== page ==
Methylmercury-induced oxidative stress alters the dynamic association of Nrf2 and Fyn in primary astrocytes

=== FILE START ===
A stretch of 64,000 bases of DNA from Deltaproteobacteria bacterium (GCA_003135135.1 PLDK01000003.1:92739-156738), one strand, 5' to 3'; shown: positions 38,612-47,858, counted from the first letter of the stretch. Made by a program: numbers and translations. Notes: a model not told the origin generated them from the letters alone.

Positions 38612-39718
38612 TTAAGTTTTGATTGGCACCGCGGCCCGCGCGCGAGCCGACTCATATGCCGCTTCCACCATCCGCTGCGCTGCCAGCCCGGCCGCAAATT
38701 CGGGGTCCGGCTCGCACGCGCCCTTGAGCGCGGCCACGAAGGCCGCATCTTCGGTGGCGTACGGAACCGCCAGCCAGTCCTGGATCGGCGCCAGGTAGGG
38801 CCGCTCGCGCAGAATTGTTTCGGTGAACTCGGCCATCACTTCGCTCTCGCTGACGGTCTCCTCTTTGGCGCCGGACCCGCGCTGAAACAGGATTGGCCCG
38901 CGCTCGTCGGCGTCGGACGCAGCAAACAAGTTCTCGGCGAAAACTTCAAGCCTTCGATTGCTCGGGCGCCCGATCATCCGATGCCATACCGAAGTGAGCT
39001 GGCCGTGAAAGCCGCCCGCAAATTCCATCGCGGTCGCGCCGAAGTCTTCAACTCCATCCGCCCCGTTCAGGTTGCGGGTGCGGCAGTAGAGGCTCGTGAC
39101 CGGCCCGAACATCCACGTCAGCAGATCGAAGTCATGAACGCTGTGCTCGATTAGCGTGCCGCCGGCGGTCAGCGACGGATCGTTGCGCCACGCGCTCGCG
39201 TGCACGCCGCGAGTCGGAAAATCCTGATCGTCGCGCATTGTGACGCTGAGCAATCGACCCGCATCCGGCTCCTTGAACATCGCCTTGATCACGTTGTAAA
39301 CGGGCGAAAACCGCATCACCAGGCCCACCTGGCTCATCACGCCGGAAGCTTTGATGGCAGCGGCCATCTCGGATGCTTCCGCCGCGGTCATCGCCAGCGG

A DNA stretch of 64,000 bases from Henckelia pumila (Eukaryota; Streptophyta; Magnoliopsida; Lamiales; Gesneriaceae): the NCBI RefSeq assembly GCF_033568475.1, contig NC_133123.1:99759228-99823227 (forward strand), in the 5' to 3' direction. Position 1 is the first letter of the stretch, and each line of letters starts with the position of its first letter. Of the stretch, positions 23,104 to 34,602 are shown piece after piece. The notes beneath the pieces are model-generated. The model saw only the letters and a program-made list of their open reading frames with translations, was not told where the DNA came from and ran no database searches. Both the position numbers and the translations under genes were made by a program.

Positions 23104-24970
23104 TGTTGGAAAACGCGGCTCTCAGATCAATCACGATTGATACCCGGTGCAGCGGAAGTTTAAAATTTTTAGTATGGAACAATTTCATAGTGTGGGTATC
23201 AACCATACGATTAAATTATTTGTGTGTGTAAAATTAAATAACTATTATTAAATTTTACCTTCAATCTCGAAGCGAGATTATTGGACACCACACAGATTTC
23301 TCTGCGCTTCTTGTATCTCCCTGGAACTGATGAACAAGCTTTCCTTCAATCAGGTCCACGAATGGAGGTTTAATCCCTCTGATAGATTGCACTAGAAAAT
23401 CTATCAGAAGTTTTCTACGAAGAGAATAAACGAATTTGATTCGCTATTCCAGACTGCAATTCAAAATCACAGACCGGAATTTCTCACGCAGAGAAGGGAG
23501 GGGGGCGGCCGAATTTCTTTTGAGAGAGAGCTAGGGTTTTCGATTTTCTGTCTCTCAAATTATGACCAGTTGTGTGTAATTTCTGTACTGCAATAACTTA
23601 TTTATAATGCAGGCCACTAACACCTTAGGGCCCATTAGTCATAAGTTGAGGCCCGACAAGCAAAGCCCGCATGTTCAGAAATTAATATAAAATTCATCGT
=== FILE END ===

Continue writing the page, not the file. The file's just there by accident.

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Methylmercury (MeHg) is an environmentally persistent neurodevelopmental toxicant. Humans are primarily exposed via contaminated fish consumption, which is of particular concern to populations that subsist on seafood. Extensive regulation has virtually eliminated high-dose exposure incidents. However, there continue to be significant risks associated with low-dose chronic exposure, especially in utero. Despite these concerns, research thus far has not fully elucidated the mechanism[s] of toxicity. It is, however, well-established MeHg-induces an oxidative stress response in the brain. Furthermore, this response was found to activate nuclear factor erythroid 2-related factor 2 (Nrf2) in cortical astrocytes. Nrf2 is a transcription factor, which promotes the expression of detoxifying enzymes. MeHg was demonstrated to increase detoxifying enzyme transcription. Further, Nrf2 knockdown diminished this response and exacerbated toxicity in astrocytes. In spite of these effects, it is not entirely evident whether Nrf2 directly mediates MeHg-induced neurotoxicity. Therefore, we sought to investigate other factors involved in the Nrf2-regulated detoxifying enzyme response consequent to exposure. Particular focus was dedicated to Fyn, a non-receptor tyrosine kinase, recognized to negatively regulate Nrf2. The present results indicate a toxic MeHg exposure decreases Fyn nuclear abundance concomitant with maximal Nrf2 activation in astrocytes. Moreover, at this same MeHg concentration and time-point GSK-beta3 and Akt were phosphorylated at inhibitory and activating sites, respectively. Thus, these data suggest MeHg stimulates Akt activation and GSK-beta3 inhibition to decrease Fyn nuclear localization, and sustain the Nrf2 detoxifying enzyme response in cortical astrocytes. The results further demonstrated MeHg represses Fyn expression at a sub-toxic exposure. Interestingly, this effect was concurrent with increased specificity protein 1 (Sp1), the transcription factor that promotes Fyn transcription, nuclear abundance. Sp1 was found to interact with Nrf2. Further, this interaction repressed an Sp1 specific target gene. Therefore, the present data indicate MeHg promotes Sp1 interaction with Nrf2, which subsequently represses Fyn expression in cortical astrocytes. These results provide greater insight into the MeHg and Nrf2 connection. Although by no means exhaustive of this relationship, it is evident Nrf2 has a potential role in MeHg-induced neurotoxicity.